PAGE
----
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Updated 10:00 AM March 9, 2009
 

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PowerNap plan could save 75 percent of data center energy

Putting idle servers to sleep when they're not in use is part of researchers' plan to save up to 75 percent of the energy that power-hungry computer data centers consume.

Data centers, which are central to the nation's cyberinfrastructure, house computing, networking and storage equipment. Each time you make an ATM withdrawal, search the Internet or make a cell phone call, your request is routed through a data center. Government, medical and corporate entities alike use them to store and process information.

Thomas Wenisch, an assistant professor in the Department of Electrical Engineering and Computer Science, and students David Meisner and Brian Gold will present a paper called "PowerNap: Eliminating Server Idle Power" about improving the energy efficiency of data center computer systems on March 10 at the International Conference on Architectural Support for Programming Languages and Operating Systems in Washington, D.C.

Wenisch and the students analyzed data center workloads and power consumption and used mathematical modeling to develop their approach.

The approach includes PowerNap, the plan to put idle servers to sleep, and a more efficient power supplying technique, Redundant Array for Inexpensive Load Sharing (RAILS).

The Environmental Protection Agency expects the energy consumption of the nation's data centers to exceed 100 billion kilowatt hours by 2011, for an annual electricity cost of $7.4 billion. Those figures are about twice what they were in 2006, when data centers already drew more electricity than all the nation's color televisions, or 5.8 million U.S. households.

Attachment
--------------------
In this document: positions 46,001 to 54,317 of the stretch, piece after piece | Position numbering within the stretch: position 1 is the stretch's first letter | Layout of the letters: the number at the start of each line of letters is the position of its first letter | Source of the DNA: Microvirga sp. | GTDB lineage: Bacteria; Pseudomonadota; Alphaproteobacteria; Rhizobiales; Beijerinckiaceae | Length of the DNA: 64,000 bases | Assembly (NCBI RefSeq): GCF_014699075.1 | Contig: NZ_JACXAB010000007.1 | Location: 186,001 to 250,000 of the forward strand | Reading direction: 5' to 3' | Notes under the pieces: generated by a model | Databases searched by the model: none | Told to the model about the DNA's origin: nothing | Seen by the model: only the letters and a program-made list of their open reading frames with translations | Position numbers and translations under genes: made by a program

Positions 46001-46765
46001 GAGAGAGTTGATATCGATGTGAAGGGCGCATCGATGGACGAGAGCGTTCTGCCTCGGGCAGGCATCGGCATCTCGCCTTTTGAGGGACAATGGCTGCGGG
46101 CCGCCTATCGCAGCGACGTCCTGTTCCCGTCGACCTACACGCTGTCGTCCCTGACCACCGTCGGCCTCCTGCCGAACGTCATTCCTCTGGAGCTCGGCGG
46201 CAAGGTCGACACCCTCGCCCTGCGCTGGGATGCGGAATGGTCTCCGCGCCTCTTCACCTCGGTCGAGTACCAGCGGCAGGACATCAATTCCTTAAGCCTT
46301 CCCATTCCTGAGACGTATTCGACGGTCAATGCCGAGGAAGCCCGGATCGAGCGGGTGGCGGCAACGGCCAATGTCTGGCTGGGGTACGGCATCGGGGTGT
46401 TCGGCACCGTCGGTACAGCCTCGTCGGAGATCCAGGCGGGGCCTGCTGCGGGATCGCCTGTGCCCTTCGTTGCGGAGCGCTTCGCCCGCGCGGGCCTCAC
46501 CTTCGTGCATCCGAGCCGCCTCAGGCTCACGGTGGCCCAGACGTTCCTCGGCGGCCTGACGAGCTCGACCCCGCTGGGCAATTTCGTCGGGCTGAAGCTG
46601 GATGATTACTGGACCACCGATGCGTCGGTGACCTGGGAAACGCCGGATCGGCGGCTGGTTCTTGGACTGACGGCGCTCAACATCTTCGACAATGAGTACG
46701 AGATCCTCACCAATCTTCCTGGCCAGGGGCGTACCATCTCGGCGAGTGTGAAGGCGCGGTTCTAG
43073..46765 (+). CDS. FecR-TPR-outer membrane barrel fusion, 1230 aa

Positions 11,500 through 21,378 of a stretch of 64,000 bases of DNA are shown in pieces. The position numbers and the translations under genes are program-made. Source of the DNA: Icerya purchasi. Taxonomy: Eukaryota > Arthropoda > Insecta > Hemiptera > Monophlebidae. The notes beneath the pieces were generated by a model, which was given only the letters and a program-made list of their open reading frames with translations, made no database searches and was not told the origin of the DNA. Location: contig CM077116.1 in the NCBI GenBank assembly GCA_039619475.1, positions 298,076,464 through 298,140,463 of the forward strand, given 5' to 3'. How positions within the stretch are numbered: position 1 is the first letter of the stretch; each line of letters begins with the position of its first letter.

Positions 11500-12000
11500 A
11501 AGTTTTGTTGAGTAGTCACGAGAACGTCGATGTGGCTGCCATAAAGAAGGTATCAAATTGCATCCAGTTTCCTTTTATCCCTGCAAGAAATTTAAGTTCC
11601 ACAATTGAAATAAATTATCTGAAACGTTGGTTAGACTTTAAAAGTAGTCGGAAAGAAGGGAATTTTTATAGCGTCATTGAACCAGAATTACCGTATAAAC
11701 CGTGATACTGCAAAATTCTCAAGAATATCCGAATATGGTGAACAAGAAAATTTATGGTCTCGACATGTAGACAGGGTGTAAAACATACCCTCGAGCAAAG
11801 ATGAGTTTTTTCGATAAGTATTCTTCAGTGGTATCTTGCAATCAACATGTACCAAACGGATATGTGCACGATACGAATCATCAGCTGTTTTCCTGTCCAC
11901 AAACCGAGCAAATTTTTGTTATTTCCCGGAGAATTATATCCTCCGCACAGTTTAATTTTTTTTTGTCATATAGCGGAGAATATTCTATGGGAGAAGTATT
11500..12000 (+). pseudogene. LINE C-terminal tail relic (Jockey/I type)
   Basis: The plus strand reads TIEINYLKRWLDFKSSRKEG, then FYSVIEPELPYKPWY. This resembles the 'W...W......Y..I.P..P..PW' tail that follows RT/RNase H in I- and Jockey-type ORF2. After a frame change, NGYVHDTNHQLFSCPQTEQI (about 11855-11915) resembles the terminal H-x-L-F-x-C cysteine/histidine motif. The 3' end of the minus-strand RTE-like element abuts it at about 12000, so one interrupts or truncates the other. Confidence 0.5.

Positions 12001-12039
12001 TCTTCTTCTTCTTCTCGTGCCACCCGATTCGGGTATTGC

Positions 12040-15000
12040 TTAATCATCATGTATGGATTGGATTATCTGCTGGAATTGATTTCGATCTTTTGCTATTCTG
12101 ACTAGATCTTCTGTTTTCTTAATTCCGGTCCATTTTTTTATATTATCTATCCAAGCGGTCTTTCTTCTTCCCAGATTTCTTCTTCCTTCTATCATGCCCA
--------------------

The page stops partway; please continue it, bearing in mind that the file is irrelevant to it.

While PowerNap would require a new operating system to coordinate the instantaneous sleeping and waking of servers, most of the other technologies that would make this possible already exist, Wenisch says.

While the computer parts might not be hard to find, the power supply would need to be overhauled for PowerNap to work properly, the researchers say. Their new RAILS technique addresses this problem.

Today's power supply technique for stacking "blade-based" servers connects about 16 computers to a handful of 2,250-watt power supplies. The arrangement is inefficient unless the machines are running full steam, Wenisch says. Idle servers still consume about 60 percent of their peak power draw. And because servers are mostly idle, significant energy is wasted in these power supplies.

To cut down on the power loss, RAILS would replace the one 2,250-watt power supply with a bunch of smaller, 500-watt power supplies.

RAILS would be a necessary complement to PowerNap because without it, even sleeping servers would waste energy.

"Together, these approaches can help make data centers green and solve these big energy efficiency challenges," Wenisch said.

David Meisner, first author of the paper, is a doctoral student in the Division of Computer Science and Engineering. Brian Gold, a co-author of the paper, is a doctoral student in electrical and computer engineering at Carnegie Mellon University.

U-M has filed for patent protection on the technology, and currently seeks an industry partner to help bring the technology to market.

Simple data center and server initiatives underway at the University are reducing computing energy levels by 10 percent, which equals $500,000 annually, says Tim Slottow, executive vice president and chief financial officer.

"Green computing is a wide-open environmental frontier and through Climate Savers Computing Initiative, the University is implementing data center and server green computing best practices. More sophisticated solutions such as PowerNap and RAILS could exponentially increase our energy savings," Slottow says.

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